The latter model uses a stacking technology that Yawn says he appreciates for its flexibility. "Because of the stacking technology, we can manage those devices as one," he explains. "We can add physical members, delete members—it makes us infinitely more flexible." Plus, stacking delivers performance comparable to traditional chassis switches but with the added advantage of having no chassis. "The chassis itself is a point of failure," he points out. "You don't have that with this stack member approach. If a member [of the stack] goes bad, you only lose what's plugged into that one physical switch, rather than everything."
Students at UWG pay a technology fee and then decide how the funds will be spent. These days, the big push is to beef up wireless connectivity in areas where they congregate—lobbies, halls, eateries, and the residence halls. The goal, joke Kral and Yawn, is "to be able to use a wireless laptop on the shuttle bus as you drive around the campus."
To deliver robust and secure wireless access to the Internet, the campus is running two Summit WM3600 wireless LAN controllers. While each is capable of supporting up to 256 access points (APs), the campus currently has about 150 802.11n APs (a mix of Extreme Networks Altitude 4610s and 4620s) ready to be installed, to replace an older generation of APs.
The university runs its wireless network "like a Starbucks' hotspot," Yawn says. "There is no client software you have to run on your computer. The access point is open and you can just connect to it." But to do anything on the wireless network, the user must authenticate using his or her school email address and password through a captive portal. That authentication works for any device capable of browsing the Internet.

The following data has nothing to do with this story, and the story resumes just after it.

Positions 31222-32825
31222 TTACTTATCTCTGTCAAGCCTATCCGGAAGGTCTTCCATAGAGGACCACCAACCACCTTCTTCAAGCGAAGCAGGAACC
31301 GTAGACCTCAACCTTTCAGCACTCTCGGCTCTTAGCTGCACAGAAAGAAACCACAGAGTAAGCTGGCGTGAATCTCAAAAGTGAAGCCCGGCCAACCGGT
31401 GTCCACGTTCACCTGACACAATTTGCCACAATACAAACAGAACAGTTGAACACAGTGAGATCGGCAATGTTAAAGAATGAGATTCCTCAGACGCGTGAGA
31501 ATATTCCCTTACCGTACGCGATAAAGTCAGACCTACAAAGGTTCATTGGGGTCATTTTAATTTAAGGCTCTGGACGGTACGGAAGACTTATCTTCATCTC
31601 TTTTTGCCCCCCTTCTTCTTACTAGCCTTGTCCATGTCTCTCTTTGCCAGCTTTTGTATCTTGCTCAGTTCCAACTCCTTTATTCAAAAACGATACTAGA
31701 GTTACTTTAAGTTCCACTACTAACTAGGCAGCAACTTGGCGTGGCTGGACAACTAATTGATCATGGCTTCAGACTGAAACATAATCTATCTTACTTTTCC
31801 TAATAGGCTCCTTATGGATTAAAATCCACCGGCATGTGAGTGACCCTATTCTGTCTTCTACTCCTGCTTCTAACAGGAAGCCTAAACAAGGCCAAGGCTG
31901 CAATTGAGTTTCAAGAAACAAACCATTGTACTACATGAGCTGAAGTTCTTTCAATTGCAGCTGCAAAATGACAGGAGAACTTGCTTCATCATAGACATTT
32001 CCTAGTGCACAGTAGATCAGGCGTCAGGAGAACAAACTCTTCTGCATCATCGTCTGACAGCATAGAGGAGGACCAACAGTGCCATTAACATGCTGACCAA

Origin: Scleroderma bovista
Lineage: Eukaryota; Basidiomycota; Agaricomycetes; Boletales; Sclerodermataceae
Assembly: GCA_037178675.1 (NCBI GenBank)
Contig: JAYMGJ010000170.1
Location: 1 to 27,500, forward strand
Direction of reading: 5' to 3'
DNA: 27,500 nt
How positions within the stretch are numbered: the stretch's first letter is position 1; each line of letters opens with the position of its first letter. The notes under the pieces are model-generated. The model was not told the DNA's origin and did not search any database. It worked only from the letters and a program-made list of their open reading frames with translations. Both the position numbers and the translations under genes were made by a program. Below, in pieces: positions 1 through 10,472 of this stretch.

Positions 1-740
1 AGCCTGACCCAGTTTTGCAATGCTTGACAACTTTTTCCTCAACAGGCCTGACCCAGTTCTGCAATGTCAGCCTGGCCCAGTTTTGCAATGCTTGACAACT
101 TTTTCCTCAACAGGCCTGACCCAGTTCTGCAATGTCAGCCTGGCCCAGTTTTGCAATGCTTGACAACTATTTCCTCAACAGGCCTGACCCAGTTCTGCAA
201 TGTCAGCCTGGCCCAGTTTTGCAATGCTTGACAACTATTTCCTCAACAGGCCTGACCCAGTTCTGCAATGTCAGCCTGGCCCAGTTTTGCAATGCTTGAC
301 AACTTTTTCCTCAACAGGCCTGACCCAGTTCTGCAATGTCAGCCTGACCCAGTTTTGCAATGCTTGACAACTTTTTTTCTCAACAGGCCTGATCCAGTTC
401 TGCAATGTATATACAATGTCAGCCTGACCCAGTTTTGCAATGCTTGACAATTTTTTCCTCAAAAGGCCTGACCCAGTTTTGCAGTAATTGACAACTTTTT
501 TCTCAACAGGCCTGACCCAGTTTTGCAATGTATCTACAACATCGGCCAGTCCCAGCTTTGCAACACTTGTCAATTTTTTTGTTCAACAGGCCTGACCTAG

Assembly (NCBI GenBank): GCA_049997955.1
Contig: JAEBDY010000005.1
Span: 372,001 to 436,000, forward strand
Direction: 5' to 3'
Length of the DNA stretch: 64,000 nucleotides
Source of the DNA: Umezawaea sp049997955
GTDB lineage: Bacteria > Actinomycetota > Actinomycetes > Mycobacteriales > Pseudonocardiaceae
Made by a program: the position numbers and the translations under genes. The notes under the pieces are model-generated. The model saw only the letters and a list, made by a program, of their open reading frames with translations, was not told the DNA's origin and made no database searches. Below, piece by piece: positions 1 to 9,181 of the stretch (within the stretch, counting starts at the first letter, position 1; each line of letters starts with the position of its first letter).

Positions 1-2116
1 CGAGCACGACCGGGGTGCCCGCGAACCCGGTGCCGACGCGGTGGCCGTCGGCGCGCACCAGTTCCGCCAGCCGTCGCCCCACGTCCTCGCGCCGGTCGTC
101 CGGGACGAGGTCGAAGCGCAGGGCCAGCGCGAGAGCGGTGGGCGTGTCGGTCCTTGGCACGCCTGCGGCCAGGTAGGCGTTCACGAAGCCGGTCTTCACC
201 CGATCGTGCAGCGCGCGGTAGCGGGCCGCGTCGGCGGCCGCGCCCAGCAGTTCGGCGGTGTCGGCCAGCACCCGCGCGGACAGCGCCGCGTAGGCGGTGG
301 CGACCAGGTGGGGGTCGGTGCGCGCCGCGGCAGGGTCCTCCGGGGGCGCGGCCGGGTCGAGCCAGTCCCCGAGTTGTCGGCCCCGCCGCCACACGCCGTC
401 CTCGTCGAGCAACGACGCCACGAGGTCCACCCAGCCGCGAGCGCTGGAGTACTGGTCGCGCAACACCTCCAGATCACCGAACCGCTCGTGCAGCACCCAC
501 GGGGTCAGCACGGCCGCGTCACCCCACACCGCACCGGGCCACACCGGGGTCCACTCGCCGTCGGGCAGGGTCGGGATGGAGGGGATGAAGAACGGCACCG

The previous generation of wireless hardware is being replaced by Extreme Networks new generation of 802.11n wireless LAN products. Yawn points out that previously the school had to use custom code that drove people to a non-university-branded log-in page and required ongoing maintenance to enable authentication. Now, because the Extreme Networks wireless LAN technology has the same functionality built into the controllers themselves, "the authentication piece was done with an out-of-the-box installation of a RADIUS server on a virtual machine with little or no custom code," he says. "That functionality, which we had had to more or less outsource to system developers, was brought back into the networking arena. [Now] we can manage that ourselves."
A small but vital by-product of the wireless upgrade is that the captive portal page to which people are transferred in order to log into the network now looks like a university web page.
Gear to Support More Learning
The growth in wireless is accompanied by an increase in wired devices on campus too. The university is adding wired capacity to accommodate a conversion of traditional classrooms into "problem-based learning spaces that have a lot more technology in them," Kral notes. Whereas previously the network needed to support a faculty member standing in the front of the room and lecturing to the class, now those same spaces need to accommodate teams of students collaborating on projects and sharing and showing their work on large displays set around the room. "There's a lot of networking that goes into those rooms," says Kral.
"The cool thing about Extreme Networks is that the management of setting that stuff up is so much simpler," adds Yawn, who is convinced that the decision to shift over to Extreme Networks networking gear was the right direction for UWG. CIO Kral concurs. "The network is extremely stable. We've reduced our maintenance costs considerably. And our partnership with Extreme Networks is probably the best vendor partnership we have, whether they're talking at a technical level with Rob or talking with me at a strategic level."
Extreme Networks, Inc.
3585 Monroe St.
Santa Clara, CA 95051